Why Does Acute Pain Turn Into Chronic Pain?
Why is my pain not going away? My friend or family member got better so much faster than I did! We had the same injury! Everyone experiences pain differently, and there are many factors that play into how you experience pain.
Pain is Not the Enemy
Pain is present in our bodies in order to protect us. If you stepped on a rusty nail, would you want to know about it? Of course! You need to know you stepped on a rusty nail so you can remove the nail, clean your wound, and get a tetanus shot so worse things don’t happen. Pain is our body’s way of letting us know something is wrong so we can do something about it.
Nervous System = Alarm System
Our nervous system is our body’s alarm system and tells us that something is painful. It’s like a house alarm. When the nervous system perceives a threat (stepping on a rusty nail), the alarm is activated (pain). Once the threat is removed, the tissues heal and the alarm turns off.
The Sensitive Nervous System
The alarm does not easily turn off in 1 out of every 4 people. In these individuals, the alarm system (nervous system) continues to stay activated, and over time it becomes sensitive. This is like a house alarm going off when a branch touches the roof or a leaf blows against the window. It now does not take much to activate that alarm. Activities or movements that once were not painful are now painful. Acute pain is now chronic pain.
- The environment in which pain began (car accident, fall, injury during sports)
- Emotions (anxiety, depression, fear, stress)
- Failed treatments in the past or conflicting diagnoses
- Family issues (overprotective, unsupportive)
- Work issues (extended time off of work, concern about pay)
- Behaviors (excessive alcohol intake, smoking, excessive rest, poor diet)
There is a study that looked at how the environment impacts the pain experience. The researchers looked at how many demolition derby drivers had neck pain compared to the general public. They found that 1 out of every 40 demolition derby drivers had neck pain. In the general public, 1 out of every 3 people end up with neck pain after a car accident. Why was there such a big difference in those 2 groups of people? One group of people (demolition derby drivers) crash their cars for fun. The other group of people (the general public) is not expecting the car accident, and it’s often a very scary situation.
The Alarm System Can Be Turned Down Again!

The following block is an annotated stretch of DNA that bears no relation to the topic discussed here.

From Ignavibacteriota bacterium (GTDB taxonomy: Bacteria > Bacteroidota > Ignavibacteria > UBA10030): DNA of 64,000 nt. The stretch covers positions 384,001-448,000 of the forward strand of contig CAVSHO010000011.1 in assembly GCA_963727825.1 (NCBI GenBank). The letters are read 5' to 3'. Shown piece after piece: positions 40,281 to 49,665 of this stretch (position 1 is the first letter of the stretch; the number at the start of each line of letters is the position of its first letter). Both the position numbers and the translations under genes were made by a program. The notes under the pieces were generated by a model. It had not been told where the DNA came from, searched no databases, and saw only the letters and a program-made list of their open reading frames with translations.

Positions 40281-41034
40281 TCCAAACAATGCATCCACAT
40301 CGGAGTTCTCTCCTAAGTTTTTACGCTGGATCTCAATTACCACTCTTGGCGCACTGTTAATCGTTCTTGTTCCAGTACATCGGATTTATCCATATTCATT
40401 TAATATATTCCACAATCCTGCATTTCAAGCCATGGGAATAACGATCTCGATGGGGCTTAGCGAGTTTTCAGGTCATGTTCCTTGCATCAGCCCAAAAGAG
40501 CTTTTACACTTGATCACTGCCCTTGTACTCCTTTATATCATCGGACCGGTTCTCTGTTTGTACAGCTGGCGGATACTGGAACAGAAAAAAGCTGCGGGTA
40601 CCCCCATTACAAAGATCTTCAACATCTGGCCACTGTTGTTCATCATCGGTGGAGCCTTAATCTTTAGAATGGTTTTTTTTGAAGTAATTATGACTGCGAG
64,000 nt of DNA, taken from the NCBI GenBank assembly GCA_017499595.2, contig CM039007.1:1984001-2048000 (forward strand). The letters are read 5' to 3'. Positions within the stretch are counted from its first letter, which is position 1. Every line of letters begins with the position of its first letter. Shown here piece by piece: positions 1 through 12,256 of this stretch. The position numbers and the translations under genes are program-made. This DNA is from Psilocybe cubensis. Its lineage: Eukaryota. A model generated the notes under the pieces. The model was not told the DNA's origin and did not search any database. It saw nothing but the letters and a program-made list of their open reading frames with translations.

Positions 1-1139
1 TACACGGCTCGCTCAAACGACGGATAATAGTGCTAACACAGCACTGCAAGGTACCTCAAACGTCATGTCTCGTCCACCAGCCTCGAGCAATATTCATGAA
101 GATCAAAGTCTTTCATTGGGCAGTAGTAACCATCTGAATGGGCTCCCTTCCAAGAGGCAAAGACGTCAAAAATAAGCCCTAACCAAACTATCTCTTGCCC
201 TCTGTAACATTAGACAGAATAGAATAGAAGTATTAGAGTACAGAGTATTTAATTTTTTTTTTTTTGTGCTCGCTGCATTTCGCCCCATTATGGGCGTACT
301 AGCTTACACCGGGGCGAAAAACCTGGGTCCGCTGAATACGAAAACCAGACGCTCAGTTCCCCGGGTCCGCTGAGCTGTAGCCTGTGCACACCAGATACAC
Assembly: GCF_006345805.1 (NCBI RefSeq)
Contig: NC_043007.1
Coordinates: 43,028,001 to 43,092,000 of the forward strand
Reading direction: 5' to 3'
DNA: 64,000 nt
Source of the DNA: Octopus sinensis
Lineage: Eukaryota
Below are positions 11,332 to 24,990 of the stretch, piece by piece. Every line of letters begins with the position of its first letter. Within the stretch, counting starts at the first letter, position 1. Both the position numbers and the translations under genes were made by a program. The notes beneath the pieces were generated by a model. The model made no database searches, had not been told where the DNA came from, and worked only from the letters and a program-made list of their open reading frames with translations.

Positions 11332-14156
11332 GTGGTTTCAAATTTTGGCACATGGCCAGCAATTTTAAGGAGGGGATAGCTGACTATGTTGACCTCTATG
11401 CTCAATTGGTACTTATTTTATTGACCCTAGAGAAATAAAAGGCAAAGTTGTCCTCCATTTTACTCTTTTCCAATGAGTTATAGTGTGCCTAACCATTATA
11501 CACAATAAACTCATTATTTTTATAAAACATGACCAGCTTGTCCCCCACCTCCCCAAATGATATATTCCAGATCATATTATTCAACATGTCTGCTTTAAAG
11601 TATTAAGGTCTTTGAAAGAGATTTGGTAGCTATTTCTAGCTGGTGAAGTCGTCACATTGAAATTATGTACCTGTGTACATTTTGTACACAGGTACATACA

Even if you have chronic pain and a sensitive alarm system, it can be calmed down again. There are 4 important activities that you must do in order to calm your nervous system back down.
1. Learn more about chronic pain
You’re doing this now by reading this blog post! Understanding more about what factors play into your chronic pain can help you gain more control over your pain.
2. Get good quality and quantity sleep
Sleep is when our body recovers from the day and gets ready for the next day. It’s important to get enough sleep in order for this to occur.
3. Aerobic exercise
Endorphins released during aerobic exercise can decrease pain and calm your nervous system. All you need is at least 10 minutes of aerobic exercise for that endorphin release. Pick your favorite form of aerobic exercise!
4. Set goals for yourself
Create functional goals for yourself and slowly make those goals larger over time. It’s ok to flirt with the pain, but don’t date it. Set a goal for yourself in which you experience a little increase in pain that goes away easily (flirting with the pain). As you push your limits, over time you’ll be able to do more and more until you reach your long term goals.
See a Physical Therapist Who Understands Chronic Pain
During physical therapy we address turning down your alarm system, as well as addressing your pain through manual work and exercises. If you’re experiencing chronic pain, it’s important that your treatment not only addresses your tight muscles, weak muscles, etc., but it also must address your sensitive nervous system. There are many other techniques to calm your nervous system that can be individualized based on your specific pain experience.
Images were taken from Explain Pain by David Butler and Lorimer Moseley.